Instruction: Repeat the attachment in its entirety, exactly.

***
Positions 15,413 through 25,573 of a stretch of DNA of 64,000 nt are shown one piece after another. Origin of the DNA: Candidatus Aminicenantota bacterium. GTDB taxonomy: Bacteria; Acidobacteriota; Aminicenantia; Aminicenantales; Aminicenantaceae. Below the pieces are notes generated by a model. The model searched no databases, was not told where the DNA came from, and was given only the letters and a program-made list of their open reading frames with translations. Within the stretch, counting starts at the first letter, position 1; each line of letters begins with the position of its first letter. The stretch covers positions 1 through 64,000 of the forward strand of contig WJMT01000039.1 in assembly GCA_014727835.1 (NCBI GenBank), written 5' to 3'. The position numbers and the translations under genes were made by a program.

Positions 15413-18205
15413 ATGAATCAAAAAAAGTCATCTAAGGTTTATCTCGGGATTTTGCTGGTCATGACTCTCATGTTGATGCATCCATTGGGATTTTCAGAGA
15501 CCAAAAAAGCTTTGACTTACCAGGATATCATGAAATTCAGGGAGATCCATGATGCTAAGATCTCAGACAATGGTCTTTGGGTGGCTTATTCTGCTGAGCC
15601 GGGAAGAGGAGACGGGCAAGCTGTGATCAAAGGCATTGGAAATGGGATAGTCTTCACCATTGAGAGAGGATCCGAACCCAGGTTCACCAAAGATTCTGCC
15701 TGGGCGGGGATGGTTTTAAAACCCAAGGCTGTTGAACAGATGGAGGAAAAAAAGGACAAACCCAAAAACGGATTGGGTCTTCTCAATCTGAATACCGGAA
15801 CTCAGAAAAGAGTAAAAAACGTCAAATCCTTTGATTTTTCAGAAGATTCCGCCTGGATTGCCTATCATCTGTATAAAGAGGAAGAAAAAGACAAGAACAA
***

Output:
Positions 15,413 through 25,573 of a stretch of DNA of 64,000 nt are shown one piece after another. Origin of the DNA: Candidatus Aminicenantota bacterium. GTDB taxonomy: Bacteria; Acidobacteriota; Aminicenantia; Aminicenantales; Aminicenantaceae. Below the pieces are notes generated by a model. The model searched no databases, was not told where the DNA came from, and was given only the letters and a program-made list of their open reading frames with translations. Within the stretch, counting starts at the first letter, position 1; each line of letters begins with the position of its first letter. The stretch covers positions 1 through 64,000 of the forward strand of contig WJMT01000039.1 in assembly GCA_014727835.1 (NCBI GenBank), written 5' to 3'. The position numbers and the translations under genes were made by a program.

Positions 15413-18205
15413 ATGAATCAAAAAAAGTCATCTAAGGTTTATCTCGGGATTTTGCTGGTCATGACTCTCATGTTGATGCATCCATTGGGATTTTCAGAGA
15501 CCAAAAAAGCTTTGACTTACCAGGATATCATGAAATTCAGGGAGATCCATGATGCTAAGATCTCAGACAATGGTCTTTGGGTGGCTTATTCTGCTGAGCC
15601 GGGAAGAGGAGACGGGCAAGCTGTGATCAAAGGCATTGGAAATGGGATAGTCTTCACCATTGAGAGAGGATCCGAACCCAGGTTCACCAAAGATTCTGCC
15701 TGGGCGGGGATGGTTTTAAAACCCAAGGCTGTTGAACAGATGGAGGAAAAAAAGGACAAACCCAAAAACGGATTGGGTCTTCTCAATCTGAATACCGGAA
15801 CTCAGAAAAGAGTAAAAAACGTCAAATCCTTTGATTTTTCAGAAGATTCCGCCTGGATTGCCTATCATCTGTATAAAGAGGAAGAAAAAGACAAGAACAA